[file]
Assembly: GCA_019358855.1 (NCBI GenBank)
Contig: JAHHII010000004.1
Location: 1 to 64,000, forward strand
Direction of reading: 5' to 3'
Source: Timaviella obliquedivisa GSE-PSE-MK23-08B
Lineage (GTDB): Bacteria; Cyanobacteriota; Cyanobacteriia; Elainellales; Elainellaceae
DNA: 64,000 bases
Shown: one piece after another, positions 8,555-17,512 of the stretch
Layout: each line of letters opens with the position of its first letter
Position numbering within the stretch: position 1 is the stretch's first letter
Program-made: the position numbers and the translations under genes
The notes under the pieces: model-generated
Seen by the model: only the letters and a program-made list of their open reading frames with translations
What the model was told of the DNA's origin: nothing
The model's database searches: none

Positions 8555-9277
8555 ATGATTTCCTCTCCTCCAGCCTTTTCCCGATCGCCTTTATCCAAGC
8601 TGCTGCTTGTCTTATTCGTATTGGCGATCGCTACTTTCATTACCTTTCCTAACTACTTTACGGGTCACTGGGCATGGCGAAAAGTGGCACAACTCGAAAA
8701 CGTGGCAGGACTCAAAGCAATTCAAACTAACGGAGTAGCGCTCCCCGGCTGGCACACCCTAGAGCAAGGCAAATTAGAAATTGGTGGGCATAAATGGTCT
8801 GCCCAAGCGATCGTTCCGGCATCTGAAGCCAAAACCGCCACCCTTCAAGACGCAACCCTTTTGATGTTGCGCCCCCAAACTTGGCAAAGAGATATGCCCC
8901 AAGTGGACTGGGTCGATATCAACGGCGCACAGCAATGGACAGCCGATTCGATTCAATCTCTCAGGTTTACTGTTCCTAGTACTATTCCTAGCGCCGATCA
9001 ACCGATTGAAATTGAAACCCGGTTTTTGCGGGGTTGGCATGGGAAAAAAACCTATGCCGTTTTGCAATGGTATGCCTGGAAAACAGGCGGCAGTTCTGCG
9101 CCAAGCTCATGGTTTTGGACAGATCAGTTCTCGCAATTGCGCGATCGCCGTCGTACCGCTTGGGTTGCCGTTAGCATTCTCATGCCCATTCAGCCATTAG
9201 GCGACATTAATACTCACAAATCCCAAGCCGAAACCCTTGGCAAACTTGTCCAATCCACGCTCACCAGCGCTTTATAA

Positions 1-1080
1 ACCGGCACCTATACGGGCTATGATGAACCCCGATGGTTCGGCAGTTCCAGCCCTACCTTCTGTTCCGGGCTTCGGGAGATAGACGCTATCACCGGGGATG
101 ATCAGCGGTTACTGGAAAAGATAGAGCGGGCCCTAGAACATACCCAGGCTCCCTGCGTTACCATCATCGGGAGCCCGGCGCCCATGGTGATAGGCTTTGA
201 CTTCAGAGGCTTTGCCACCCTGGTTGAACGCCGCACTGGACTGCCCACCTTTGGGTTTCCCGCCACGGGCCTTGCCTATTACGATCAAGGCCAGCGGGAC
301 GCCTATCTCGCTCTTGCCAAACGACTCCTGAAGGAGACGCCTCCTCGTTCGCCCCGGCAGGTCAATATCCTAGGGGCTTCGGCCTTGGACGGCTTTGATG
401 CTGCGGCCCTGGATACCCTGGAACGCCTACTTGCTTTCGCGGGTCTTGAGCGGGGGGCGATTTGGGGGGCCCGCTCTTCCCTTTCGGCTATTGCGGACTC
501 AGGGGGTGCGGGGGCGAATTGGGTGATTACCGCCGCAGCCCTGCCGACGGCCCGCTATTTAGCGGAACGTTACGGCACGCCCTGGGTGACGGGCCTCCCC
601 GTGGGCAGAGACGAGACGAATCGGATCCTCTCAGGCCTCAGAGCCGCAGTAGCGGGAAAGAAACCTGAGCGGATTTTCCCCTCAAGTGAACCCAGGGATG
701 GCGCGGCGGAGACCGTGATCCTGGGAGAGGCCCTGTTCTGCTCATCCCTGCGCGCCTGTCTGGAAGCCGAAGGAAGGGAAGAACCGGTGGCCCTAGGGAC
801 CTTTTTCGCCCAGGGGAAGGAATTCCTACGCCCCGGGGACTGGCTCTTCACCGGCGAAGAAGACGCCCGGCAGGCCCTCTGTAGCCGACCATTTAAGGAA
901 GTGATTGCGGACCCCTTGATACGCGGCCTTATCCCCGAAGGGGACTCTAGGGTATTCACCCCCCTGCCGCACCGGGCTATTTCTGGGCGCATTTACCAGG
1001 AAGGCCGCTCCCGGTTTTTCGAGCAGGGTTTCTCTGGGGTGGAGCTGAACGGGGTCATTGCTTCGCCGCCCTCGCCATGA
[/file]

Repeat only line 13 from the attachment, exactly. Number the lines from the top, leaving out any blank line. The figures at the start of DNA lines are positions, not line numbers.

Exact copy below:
Seen by the model: only the letters and a program-made list of their open reading frames with translations